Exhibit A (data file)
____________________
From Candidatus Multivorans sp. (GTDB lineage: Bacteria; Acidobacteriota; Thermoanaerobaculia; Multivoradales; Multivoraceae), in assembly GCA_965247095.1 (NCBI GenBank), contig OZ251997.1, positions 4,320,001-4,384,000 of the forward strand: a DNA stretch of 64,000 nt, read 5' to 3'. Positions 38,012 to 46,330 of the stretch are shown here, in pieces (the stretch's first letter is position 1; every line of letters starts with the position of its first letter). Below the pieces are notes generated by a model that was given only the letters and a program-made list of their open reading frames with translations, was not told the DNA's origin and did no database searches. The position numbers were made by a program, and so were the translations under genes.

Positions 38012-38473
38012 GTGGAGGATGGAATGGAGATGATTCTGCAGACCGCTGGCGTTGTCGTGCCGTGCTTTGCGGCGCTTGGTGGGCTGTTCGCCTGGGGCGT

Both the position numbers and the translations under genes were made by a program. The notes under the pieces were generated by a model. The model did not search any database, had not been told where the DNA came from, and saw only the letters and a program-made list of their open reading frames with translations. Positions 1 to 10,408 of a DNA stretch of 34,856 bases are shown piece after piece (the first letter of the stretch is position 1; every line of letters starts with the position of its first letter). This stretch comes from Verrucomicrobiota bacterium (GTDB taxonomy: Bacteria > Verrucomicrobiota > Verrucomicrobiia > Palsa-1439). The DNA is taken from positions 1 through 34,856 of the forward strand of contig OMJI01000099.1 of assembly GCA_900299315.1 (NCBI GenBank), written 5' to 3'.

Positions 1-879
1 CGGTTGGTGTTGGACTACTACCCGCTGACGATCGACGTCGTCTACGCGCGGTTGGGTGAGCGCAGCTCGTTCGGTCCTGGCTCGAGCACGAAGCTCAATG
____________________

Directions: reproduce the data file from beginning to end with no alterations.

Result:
From Candidatus Multivorans sp. (GTDB lineage: Bacteria; Acidobacteriota; Thermoanaerobaculia; Multivoradales; Multivoraceae), in assembly GCA_965247095.1 (NCBI GenBank), contig OZ251997.1, positions 4,320,001-4,384,000 of the forward strand: a DNA stretch of 64,000 nt, read 5' to 3'. Positions 38,012 to 46,330 of the stretch are shown here, in pieces (the stretch's first letter is position 1; every line of letters starts with the position of its first letter). Below the pieces are notes generated by a model that was given only the letters and a program-made list of their open reading frames with translations, was not told the DNA's origin and did no database searches. The position numbers were made by a program, and so were the translations under genes.

Positions 38012-38473
38012 GTGGAGGATGGAATGGAGATGATTCTGCAGACCGCTGGCGTTGTCGTGCCGTGCTTTGCGGCGCTTGGTGGGCTGTTCGCCTGGGGCGT

Both the position numbers and the translations under genes were made by a program. The notes under the pieces were generated by a model. The model did not search any database, had not been told where the DNA came from, and saw only the letters and a program-made list of their open reading frames with translations. Positions 1 to 10,408 of a DNA stretch of 34,856 bases are shown piece after piece (the first letter of the stretch is position 1; every line of letters starts with the position of its first letter). This stretch comes from Verrucomicrobiota bacterium (GTDB taxonomy: Bacteria > Verrucomicrobiota > Verrucomicrobiia > Palsa-1439). The DNA is taken from positions 1 through 34,856 of the forward strand of contig OMJI01000099.1 of assembly GCA_900299315.1 (NCBI GenBank), written 5' to 3'.

Positions 1-879
1 CGGTTGGTGTTGGACTACTACCCGCTGACGATCGACGTCGTCTACGCGCGGTTGGGTGAGCGCAGCTCGTTCGGTCCTGGCTCGAGCACGAAGCTCAATG